The very top branches of a bonsai are known as the apex. In a mature field-growing tree and a bonsai the apex is seen to be a broad dome of foliage above the rest branch structure.
Whilst building and shaping the branches of a bonsai is frequently described in bonsai literature and is therefore reasonably well understood, apex building, or the formation of the apex, is rarely described and can be difficult to style.
What is the Apex?
It must be understood that the apex is a general term that describes the upper branches and silhouette or shape of the top of the tree. It is part of the branch structure of the tree and not a separate entity that just sits on top of the trunk.
A common fault in bonsai styling in past years has been that the apex has been visibly separated from the rest of the branch structure by a visible gap or band in the foliage. Fortunately, this does seem to be a thing of the past!
The one thing that nearly all bonsai apices have in common is a broad, dome-shaped apex. This is reminiscent of a mature tree; a narrow, pointed apex is normally illustrative of a young tree and should be avoided in bonsai.
Apex building should depend on whether the bonsai is deciduous or coniferous and the style of the bonsai; whether it is naturalistic (realistic) or abstract (styled like a Pine).
Building the apex of a classical, abstract or ‘Pine Style’ bonsai
This category contains deciduous and broadleaf trees structured in the classical or abstract style. That is, they have largely near-horizontal branches with clearly defined foliage pads.
For trees in this style it is usual to build what is described by John Naka as a ‘tree upon a tree’.
The abstract-style apex cannot be used on bonsai styled with natural, upward growing branching.
Building the apex of a naturalistic, contemporary and naturally-styled deciduous bonsai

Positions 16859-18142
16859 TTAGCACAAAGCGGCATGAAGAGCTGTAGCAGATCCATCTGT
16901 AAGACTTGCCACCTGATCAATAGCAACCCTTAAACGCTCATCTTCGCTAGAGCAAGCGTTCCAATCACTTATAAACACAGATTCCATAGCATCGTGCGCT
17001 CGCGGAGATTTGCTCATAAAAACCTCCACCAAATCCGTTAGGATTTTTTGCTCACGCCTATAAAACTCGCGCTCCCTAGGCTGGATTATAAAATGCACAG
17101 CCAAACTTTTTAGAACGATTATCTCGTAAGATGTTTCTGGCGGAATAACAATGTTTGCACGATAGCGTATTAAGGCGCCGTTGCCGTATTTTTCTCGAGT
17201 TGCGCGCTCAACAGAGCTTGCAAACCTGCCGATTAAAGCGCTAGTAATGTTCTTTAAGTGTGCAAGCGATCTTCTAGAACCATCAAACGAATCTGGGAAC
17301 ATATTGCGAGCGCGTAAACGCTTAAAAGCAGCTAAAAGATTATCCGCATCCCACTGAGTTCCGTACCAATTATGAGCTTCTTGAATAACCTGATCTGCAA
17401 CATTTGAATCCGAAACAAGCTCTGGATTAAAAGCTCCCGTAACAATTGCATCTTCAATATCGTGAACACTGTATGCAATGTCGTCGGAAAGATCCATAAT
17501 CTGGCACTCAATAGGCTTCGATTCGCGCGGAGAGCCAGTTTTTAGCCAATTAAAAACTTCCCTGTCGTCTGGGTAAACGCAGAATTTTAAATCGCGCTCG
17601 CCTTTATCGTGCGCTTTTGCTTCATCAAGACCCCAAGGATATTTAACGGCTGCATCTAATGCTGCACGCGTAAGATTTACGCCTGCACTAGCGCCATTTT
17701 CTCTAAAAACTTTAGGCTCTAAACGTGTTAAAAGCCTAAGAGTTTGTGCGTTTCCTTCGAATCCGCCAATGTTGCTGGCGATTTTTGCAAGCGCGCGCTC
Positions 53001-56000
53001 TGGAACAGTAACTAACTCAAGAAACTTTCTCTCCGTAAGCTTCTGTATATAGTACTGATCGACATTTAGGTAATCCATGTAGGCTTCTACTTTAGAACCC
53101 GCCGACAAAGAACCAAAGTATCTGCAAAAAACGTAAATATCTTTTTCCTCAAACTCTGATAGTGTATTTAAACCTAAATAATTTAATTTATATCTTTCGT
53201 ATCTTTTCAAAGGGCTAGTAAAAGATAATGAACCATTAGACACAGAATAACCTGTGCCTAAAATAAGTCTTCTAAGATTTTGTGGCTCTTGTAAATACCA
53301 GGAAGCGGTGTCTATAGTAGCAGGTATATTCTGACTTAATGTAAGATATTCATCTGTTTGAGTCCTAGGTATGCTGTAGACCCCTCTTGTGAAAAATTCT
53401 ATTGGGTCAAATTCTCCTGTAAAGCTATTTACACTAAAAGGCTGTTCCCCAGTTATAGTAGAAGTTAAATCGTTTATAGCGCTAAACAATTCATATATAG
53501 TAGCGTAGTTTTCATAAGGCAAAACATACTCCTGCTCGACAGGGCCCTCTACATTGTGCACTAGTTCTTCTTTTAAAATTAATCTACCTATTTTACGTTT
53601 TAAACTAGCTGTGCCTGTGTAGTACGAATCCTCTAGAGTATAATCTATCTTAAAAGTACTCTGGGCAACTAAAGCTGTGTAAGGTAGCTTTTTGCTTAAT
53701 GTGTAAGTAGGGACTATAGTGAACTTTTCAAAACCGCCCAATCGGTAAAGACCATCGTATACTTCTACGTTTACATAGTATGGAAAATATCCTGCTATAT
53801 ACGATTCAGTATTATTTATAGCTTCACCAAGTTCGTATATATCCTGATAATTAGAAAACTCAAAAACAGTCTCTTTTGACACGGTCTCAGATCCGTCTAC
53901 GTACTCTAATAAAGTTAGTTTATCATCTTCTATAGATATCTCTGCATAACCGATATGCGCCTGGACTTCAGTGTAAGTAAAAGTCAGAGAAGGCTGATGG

This category contains deciduous and broadleaf trees that are naturalistic, that is, they are styled and structured to look like a natural deciduous or broadleaf trees.
The uppermost branches grow at upward angles and fan out above the top of the trunk to create the apex and the crown of the tree.
The natural apex style can be used with success on classical, abstract or ‘Pine Style’ bonsai.
This category includes Pines, Junipers, Spruce and similar species that are naturally seen growing in the ‘Pine Style’ with horizontal branching and clean foliage pads.
Unlike deciduous species that are in the ‘Pine Style’, the apex should be built with less (primary) branches growing from the trunk itself. One advantage with building the coniferous apex is that the branches are never bare and the structure is never revealed.
The easiest way to build a coniferous apex is using the ‘T-bar branch’.
One or two branches at the very top of the trunk are allowed to grow as a (T) bar-branch. Smaller secondary shoots and foliage is encouraged to grow along the length of the T-bar branch to create a dome of foliage.
The apex of a coniferous tree should not be built from the wheel-spoke branches that are often seen growing on a pine. An apex built this way will suffer with inverse taper at the top of the trunk and will tend to have a bald patch in the middle of the apex.
A more satisfying and possibly more contemporary approach, is to use a small group of secondary branches near the top of the trunk and ‘layer’ them into a pad of foliage; each individual branch and the overall foliage pad must be kept lighter than any other branching on the tree. This method of ‘layering’ the apex of a coniferous tree is very often seen used on deadwood or heavily carved trunks and bonsai that are styled using only one or two primary branches.
The Shape and Direction of the Apex
The apex should have implied direction that reflects the implied direction of the tree.
The apex has a roughly irregular triangular shape- that is, one side of the rounded apex slopes more gently than the other. The side with the steeper slope is said to indicate the direction that the tree is facing (toward the sun).
This direction is nearly always facing the same direction as the bonsai’s first branch. That is; if the first branch faces left then the apex should also face left.
All images in this article by Ninoslav Pirš